Its been awhile coming, but finally an episode from season two just ‘clicks’ and we get Westworld at its very best. Possibly its best ever episode over the two seasons so far, and I sincerely hope the show-runners appreciate this and act on it as the series progresses with season three next year.
The irony of big ‘Event’ shows that HBO, Netflix etc produce is that by their very nature they feel the urge to ‘go big’, as if competing with what Hollywood budgets achieve is some badge of honor. But that is not necessarily what they do best. Game of Thrones has gotten exponentially less interesting over the last few seasons as the show has raised the stakes with ever bigger battles and CGI effects sequences. I may be in the minority in this, but for me a giant Dragon setting people and buildings aflame is much less interesting and dramatic than one character staring into anothers eyes as they betray them and slash their throat/demand their head on a pike. GOT has lost something as it races into a huge biblical climax designed to ‘wow’ the crowds less interested by the political power plays and character arcs the show was successful at earlier.
Tellingly, this episode of Westworld essentially doesn’t even feature any of the main cast, instead telling the story of a background character and getting to the very root of what the series is truly about. Memory, self, what it means to be human and what reality is. “Where’s the door?”, says Logan “There’s got to be a fucking way out of here? This is the wrong world”.
That, my freinds, is Westworld in a nutshell. And in just the same way that Ridley Scott’s Blade Runner and its sequel suggested that the Replicants were more than human, and better than us, so this episode of Westworld reinforces its theme that the robots/Hosts are better than their creators who act in deplorable and depraved ways, abusing their creations. God is found wanting and the future belongs to the robots/Hosts (if ever the hosts manage to reproduce as per Blade Runner 2049 the shit well and truly is destined to hit the fan).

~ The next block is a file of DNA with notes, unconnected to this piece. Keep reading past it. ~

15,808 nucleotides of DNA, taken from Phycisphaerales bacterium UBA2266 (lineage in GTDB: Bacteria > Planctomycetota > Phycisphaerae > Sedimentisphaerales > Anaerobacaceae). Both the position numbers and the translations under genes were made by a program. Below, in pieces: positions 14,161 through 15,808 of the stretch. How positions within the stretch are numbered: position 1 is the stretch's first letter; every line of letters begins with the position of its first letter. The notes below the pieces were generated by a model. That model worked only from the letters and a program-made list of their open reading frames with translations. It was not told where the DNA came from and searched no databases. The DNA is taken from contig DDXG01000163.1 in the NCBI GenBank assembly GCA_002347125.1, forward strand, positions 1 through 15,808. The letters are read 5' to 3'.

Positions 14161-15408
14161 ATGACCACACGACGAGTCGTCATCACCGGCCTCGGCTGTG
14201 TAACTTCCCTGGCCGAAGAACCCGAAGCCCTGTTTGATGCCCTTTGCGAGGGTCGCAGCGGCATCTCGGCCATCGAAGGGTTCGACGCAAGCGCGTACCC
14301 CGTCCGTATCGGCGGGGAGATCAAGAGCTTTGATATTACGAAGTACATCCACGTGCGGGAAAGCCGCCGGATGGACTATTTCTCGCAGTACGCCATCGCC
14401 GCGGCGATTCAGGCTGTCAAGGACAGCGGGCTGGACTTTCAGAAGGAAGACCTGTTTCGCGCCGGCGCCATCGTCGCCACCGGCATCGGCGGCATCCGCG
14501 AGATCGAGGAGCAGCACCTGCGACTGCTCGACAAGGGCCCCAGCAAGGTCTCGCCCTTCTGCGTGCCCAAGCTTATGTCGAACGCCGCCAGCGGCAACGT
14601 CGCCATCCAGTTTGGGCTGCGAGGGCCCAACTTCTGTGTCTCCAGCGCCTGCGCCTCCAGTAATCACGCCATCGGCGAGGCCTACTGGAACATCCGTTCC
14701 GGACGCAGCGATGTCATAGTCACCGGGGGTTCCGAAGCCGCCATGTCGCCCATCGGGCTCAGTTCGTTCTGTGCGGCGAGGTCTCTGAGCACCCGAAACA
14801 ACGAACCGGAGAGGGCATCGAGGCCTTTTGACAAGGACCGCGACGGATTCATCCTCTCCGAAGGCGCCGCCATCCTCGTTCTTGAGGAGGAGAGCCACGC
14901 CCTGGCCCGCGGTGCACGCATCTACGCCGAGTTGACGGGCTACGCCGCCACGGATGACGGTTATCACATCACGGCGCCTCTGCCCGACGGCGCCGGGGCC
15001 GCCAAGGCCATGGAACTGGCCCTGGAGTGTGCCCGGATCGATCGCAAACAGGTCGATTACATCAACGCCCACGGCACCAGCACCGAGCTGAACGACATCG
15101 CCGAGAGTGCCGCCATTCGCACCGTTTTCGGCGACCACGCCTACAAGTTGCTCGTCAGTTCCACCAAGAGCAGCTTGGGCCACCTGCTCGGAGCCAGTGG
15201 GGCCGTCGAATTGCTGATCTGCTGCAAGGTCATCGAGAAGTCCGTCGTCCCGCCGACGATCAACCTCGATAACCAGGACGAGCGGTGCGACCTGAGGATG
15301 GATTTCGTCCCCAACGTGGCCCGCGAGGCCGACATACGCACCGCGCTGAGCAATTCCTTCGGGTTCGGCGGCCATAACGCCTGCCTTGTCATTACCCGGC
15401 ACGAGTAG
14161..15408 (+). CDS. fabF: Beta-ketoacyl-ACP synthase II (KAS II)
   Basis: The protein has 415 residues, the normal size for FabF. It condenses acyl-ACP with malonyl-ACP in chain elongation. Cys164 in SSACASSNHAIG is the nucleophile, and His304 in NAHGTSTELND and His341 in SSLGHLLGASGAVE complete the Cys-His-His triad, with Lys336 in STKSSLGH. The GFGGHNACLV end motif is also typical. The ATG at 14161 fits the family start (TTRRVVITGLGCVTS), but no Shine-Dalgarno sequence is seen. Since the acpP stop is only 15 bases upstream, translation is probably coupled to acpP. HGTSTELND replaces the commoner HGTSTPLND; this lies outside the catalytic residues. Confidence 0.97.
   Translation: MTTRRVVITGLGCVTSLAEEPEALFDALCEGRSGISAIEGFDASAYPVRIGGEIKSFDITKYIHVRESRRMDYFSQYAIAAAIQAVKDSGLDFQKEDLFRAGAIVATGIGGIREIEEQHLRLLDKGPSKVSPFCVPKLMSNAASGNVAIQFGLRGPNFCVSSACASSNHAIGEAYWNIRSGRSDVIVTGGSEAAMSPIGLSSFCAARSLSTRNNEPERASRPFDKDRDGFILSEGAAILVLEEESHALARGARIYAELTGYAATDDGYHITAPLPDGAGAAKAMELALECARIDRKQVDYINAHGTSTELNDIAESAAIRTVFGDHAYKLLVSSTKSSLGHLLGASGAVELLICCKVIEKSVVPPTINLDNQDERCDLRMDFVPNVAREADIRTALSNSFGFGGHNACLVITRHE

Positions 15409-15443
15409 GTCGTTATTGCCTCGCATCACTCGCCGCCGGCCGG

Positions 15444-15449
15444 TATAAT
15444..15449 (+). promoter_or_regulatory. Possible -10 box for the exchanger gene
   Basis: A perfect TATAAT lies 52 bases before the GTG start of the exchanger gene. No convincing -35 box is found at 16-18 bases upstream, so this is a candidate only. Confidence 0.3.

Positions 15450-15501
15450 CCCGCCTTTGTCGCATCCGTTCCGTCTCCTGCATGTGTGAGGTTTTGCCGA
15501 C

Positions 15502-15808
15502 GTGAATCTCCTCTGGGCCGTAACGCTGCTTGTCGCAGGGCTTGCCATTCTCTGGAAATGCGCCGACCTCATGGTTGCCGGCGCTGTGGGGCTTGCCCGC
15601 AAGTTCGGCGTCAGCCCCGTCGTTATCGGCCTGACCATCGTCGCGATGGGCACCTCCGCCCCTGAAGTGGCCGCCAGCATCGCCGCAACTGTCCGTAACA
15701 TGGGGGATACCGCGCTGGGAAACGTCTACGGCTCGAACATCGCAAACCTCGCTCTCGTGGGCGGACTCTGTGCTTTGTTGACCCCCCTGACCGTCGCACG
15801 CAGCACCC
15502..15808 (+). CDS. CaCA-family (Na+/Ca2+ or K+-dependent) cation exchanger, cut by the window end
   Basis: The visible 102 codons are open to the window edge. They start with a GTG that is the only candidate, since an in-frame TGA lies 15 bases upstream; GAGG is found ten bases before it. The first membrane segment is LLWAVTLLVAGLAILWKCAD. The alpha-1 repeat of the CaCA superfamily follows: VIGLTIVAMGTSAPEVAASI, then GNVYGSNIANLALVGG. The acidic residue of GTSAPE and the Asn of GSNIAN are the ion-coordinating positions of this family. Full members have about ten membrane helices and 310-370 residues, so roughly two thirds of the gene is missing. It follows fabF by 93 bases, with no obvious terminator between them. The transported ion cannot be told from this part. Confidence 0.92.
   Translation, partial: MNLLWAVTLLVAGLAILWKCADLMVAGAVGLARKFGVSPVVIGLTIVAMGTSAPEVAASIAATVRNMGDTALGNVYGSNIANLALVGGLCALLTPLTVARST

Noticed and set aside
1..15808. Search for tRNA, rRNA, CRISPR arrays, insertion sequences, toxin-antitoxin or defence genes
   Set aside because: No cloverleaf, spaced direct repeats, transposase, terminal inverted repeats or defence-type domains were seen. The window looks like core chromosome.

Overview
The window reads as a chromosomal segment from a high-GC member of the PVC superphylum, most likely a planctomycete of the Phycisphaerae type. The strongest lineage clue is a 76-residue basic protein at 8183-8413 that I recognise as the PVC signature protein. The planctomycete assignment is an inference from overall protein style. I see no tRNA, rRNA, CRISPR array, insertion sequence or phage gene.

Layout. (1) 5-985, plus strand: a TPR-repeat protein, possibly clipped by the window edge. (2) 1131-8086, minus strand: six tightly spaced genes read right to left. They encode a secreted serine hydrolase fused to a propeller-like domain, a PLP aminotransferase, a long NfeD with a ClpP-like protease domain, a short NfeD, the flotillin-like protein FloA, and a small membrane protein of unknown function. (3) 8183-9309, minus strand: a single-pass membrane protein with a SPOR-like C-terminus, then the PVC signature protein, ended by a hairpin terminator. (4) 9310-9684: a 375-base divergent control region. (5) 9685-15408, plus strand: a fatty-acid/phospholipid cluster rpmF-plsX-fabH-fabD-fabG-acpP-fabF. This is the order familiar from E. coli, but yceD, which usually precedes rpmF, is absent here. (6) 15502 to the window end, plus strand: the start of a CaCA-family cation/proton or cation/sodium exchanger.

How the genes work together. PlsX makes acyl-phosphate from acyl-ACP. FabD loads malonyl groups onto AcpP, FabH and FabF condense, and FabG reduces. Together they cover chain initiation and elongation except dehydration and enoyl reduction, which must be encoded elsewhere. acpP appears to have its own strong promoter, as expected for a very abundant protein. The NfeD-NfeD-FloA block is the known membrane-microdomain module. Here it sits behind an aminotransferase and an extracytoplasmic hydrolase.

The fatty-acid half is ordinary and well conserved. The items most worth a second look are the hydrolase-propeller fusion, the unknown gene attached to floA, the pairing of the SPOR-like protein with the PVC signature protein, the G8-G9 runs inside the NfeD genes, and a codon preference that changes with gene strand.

In particular, this episode focuses on Akecheta of the Ghost Nation, that strange tribe of American Indian warriors who have appeared and disappeared like ghosts through several of the shows previous episodes. Akecheta shares, like Delores and Maeve, an awakening regards his reality, that things are not right, that he has lived ‘past lives’ and that his true life is one of peaceful and loving existence with his wife, Kohana, a life robbed from him by the mechanisms of the theme park. His quest for truth, and Kohana, leads him to the very heart of that theme park and the bowels of the Delos HQ, where he discovers the warehouse of lifeless hosts that have been discarded (as presumably too broken for repair?), his beloved Kohana among them.
There is a lyricism to this episode that is heartwarming and irresistible. Beautifully shot and acted, it ties some remaining threads from the previous episode (what happened to Maeve and MIB William) with surprising subtlety – I particularly appreciated how it gave Maeve a new arc, still leaving her child as an eventual goal but perhaps widening out her story now that she is back in the hands of the lab rats. She still has the ultimate goal of reaching her daughter, but with Akecheta now looking after the child, Maeve will be able to focus on the bigger story, the real fight. At least thats what I think its doing; with Westworld its hard to say for sure, and thats part of the fun.
So here we are, and its just a little bit frustrating that only now, eight episodes in with only two remaining, that this season has finally realised the possibilities of the first season and fulfilled that promise. I do hope that this bodes well for season three, but we’ll just have to see what curve balls the last two episodes throw us as we return to the main character arcs and see where the ‘door’ is and what it is. At least, thats where I think we’re going.
Great episode though, and (yay!) we even get Anthony Hopkins back as God. In some ways, this episode had it all.